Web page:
(posted in BMI) Colbie Caillat shared some comments that her father, record producer and engineer Ken Caillat (Fleetwood Mac, Frank Sinatra, the Beach Boys) had made regarding bridges in songs. He had stated that bridges are crucial elements because they are typically the final new component introduced in a song. They are the last chance to convince a listener that they are hearing something exceptional—the last chance to take a song to the next level and seal the deal.
To begin our examination of this vital building block let’s look at the two types of popular song forms that contain bridges.
Song Structures That Include Bridges
Bridges are found in songs that include choruses—and in those that do not. In songs that include verses and choruses, bridges are optional. Although we don’t know the exact percentage of songs that include bridges, it has been estimated that bridges can be found in almost fifty percent of songs that are built with verses and choruses. If a bridge is included in a Verse-Chorus song, it almost always connects the second and third choruses. This form is typically expressed:
Songs that do not include choruses are most often constructed with two verses (with each verse having the same melody, but different lyrics) followed by a bridge and a final verse (that has the same melody as the previous verses, but new lyrics). This form is typically expressed:
A common variation of this structure repeats the bridge and ends with a final verse.
Songs crafted without choruses usually include the title at either the beginning of every verse—or the end of every verse. However, there are no rules in songwriting, and there are many notable exceptions.
It is far more common to find the title at the end of each verse in songs with V-V-B-V structures than at the beginning. An excellent example of a song with the title at the end of each verse is “Saving All My Love for You” (recorded by Whitney Houston, written by Gerry Goffin and Michael Masser).
Quite a few of the Beatles’ classic songs used a V-V-B-V structure with the title appearing at the beginning of each verse in many of their hits, including “Michelle” and “Hey Jude.” Listen to an example of this song form in the Beatles’ “Oh, Darlin.”
When examining songs with V-V-B-V-B-V I am sometimes asked to explain, since the bridge is repeated, why it isn’t considered a chorus.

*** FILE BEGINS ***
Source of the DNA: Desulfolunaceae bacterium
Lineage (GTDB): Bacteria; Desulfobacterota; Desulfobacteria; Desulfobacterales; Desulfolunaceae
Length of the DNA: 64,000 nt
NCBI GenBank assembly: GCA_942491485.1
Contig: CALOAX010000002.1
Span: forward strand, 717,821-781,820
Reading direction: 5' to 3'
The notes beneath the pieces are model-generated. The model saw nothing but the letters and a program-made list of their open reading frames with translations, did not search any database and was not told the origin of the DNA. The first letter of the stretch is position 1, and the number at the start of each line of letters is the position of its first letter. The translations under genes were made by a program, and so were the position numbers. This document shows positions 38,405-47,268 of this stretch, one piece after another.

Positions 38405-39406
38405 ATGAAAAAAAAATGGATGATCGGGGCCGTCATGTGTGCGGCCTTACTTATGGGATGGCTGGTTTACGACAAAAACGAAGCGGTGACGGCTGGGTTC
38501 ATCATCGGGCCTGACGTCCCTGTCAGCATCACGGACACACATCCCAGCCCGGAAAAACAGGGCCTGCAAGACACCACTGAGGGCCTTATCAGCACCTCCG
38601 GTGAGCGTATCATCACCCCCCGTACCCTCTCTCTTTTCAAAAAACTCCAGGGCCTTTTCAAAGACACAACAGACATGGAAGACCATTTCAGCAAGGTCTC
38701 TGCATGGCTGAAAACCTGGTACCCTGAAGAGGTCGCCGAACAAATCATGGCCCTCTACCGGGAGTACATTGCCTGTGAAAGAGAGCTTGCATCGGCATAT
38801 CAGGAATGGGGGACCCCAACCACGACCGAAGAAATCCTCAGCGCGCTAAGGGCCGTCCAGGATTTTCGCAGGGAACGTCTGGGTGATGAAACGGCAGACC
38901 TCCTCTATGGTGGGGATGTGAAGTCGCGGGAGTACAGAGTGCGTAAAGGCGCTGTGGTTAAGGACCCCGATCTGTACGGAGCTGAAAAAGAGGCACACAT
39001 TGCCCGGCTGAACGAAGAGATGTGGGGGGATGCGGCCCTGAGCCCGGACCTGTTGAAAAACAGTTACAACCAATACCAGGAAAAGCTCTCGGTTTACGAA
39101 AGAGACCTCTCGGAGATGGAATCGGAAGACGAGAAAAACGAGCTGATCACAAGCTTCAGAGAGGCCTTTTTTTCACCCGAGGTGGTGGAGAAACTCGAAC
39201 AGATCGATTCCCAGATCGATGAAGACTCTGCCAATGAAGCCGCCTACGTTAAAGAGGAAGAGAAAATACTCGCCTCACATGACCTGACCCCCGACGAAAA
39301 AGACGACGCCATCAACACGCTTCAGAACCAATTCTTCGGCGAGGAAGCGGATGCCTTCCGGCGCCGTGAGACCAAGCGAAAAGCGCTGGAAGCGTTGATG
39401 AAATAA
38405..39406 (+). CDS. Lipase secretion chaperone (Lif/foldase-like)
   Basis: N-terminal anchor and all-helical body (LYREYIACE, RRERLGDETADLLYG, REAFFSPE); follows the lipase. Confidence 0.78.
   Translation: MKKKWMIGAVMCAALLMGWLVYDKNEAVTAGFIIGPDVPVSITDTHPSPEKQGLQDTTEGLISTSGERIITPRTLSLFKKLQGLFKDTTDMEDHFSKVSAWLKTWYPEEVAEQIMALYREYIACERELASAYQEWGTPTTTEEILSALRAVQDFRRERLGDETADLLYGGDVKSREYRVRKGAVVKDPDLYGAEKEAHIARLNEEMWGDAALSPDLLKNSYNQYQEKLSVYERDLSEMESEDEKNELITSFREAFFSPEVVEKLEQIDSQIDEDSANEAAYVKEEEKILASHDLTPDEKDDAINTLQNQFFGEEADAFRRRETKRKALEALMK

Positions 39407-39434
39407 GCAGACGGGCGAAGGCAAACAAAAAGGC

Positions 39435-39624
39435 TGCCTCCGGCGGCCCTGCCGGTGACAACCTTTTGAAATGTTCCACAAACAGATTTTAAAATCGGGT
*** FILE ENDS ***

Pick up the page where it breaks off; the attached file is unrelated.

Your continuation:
From the 1960s through the 1990s, V-V-B-V and V-V-B-V-B-V structures were quite popular and many songs that incorporated these song forms became standards. But the fact that this structure has fallen out of favor is evident in the fact that only a handful of recent and current hits use structures that do not include choruses.
The Function of Bridges
Similar to bridges constructed with concrete and steel, bridges made of melodies and lyrics are links intended to connect one element to another. Referred to outside the U.S. as “the middle 8” (although they are not in the middle of the song and might not contain 8 musical bars), bridges are often described as a “departure” or a “release.” They provide contrast, typically introducing new lyric and melodic elements.
In V-C-V-C-B-C songs the bridge delivers listeners back to the chorus from a fresh angle, allowing the title to pay off one last time. Ideally, a bridge will seem to connect seamlessly, both melodically and lyrically, to the verse or chorus that preceded it and then back into the verse or chorus that follows it.
The following tools can help differentiate your bridge lyrically from the rest of the song:
Musically, you can add an element of contrast by using one or more of these tools:
Bridges are most often 4 or 8 musical bars and 2 or 4 lines of lyrics. It is rare for a bridge to exceed 8 musical bars or to contain an odd number of bars.
Bridges can be instrumental, but more often, they contain lyrics.
Pre-Choruses as Bridges
A pre-chorus, sometimes referred to as “a lift” or “a climb,” is a section of a song included at the end of each verse, immediately preceding the chorus. Like bridges, most pre-choruses are 4 or 8 musical bars and include 2 or 4 lines of lyric. The pre-chorus’s function is to connect the verse to the chorus.
Sometimes, in songs with verse-chorus structures that include a pre-chorus, the pre-chorus is repeated between the second and third chorus, essentially serving the function of a bridge.
Whether or Not to Include a Bridge
The decision whether to include a bridge will likely be based on several factors:
A bridge is not just some lines and musical bars that are tacked on as an afterthought. An exceptional bridge can propel your song from “good” to “WOW.” Remember… your bridge is your final chance to make your listener love your song––so make it powerful.